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An example of how to use Django inline formsets, each of which contains its own inline formset
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README.md

Django nested inline formsets example

This Django project is purely to demonstrate an example of how to create a form that contains inline formsets that each contains its own inline formset.

I'm indebted to this blogpost by Ravi Kumar Gadila for helping me figure this out.

The situation

We have a model describing Publishers. Each Publisher can have a number of Books. Each Book can have a number of BookImages (e.g. its cover, back cover, illustrations, etc):

Publisher #1
  |-Book
  |   |-BookImage
  |   |-BookImage
  |
  |-Book
      |-BookImage

Publisher #2
  |-Book
  |
  |-Book

See these in models.py.

Using an inline formset we could display a single form that would let the user edit all of the Books belonging to a single Publisher.

Using another inline formset we could display another form that would let the user edit all of the BookImages belonging to a single Book.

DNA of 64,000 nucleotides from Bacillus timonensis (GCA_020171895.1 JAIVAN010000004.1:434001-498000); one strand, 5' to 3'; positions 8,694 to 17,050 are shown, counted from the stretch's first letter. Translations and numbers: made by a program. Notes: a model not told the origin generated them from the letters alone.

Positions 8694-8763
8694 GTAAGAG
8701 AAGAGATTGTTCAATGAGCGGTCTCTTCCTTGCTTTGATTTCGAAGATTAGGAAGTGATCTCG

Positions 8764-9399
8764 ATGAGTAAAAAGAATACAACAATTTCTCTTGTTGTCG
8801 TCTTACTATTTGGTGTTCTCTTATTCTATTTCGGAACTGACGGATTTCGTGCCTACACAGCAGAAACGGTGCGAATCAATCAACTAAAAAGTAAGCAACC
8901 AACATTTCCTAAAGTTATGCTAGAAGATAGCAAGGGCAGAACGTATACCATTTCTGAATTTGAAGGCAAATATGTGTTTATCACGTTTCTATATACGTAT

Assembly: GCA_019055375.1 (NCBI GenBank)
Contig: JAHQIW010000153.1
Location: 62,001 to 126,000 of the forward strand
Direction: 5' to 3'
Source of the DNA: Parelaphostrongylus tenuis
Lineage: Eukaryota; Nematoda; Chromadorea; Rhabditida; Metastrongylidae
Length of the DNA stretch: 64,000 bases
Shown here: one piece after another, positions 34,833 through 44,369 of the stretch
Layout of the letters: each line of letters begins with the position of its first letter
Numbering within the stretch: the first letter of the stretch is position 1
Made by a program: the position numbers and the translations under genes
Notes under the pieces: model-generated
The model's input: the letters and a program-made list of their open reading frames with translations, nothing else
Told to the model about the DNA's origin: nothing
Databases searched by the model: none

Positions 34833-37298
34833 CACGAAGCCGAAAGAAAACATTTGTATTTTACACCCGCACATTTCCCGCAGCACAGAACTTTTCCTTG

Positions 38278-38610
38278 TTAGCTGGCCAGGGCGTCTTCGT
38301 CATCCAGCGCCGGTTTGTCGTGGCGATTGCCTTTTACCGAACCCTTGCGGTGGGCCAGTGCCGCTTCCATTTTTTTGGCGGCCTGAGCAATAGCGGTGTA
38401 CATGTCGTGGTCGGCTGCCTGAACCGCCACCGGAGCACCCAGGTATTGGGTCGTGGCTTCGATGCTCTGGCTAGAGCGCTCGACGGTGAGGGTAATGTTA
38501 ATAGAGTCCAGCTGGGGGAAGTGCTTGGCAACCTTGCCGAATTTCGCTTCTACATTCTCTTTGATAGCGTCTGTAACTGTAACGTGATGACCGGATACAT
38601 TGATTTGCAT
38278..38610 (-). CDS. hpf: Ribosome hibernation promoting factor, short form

It becomes trickier if we want to combine these two forms into one: displaying all of the Books for a Publisher, and for each Book, all of its BookImages.

Solution

You can see in forms.py how we construct an inline formset, BookImageFormset for editing the BookImages belonging to a single Book.

And then we create a custom BaseBooksWithImagesFormset that has a custom nested property. This contains our BookImageFormset. We add custom methods for is_valid() and save() to ensure the data in these nested formsets are validated and saved.

Finally we create our PublisherBooksWithImagesFormset which is for editing all the Books belonging to a Publisher... and we pass it this argument: formset=BaseBooksWithImagesFormset so it knows how to handle each of the Books' BookImages.

See views.py for how we use this in a class-based view to create the page. This expects the id of a Publisher. And see the books/publisher_books_update.html template for how the outer form, and its Book formsets, and their nested BookImage formsets, are rendered.

Here's an image showing how that page looks:

Set-up

If you want to get this project running to see how it works...

  1. Download or clone the repository.

  2. Install Django and Pillow (required for the ImageField). For example, using pip with the requirements.txt file:

    pip install -r requirements.txt
    

    Or using pipenv with the Pipfiles:

    pipenv install
    
  3. Run the migrations:

    ./manage.py migrate
    
  4. Create a superuser if you want to use the Django Admin:

    ./manage.py createsuperuser
    
  5. Run the development server:

    ./manage.py runserver
    
  6. View the site at http://127.0.0.1:8000/ and add at least one Publisher.

  7. You can then click the link to add some Books to your Publisher. You'll then be on a page like http://127.0.0.1:8000/publishers/1/books/edit/ which is the form with its inline formsets.

Thanks

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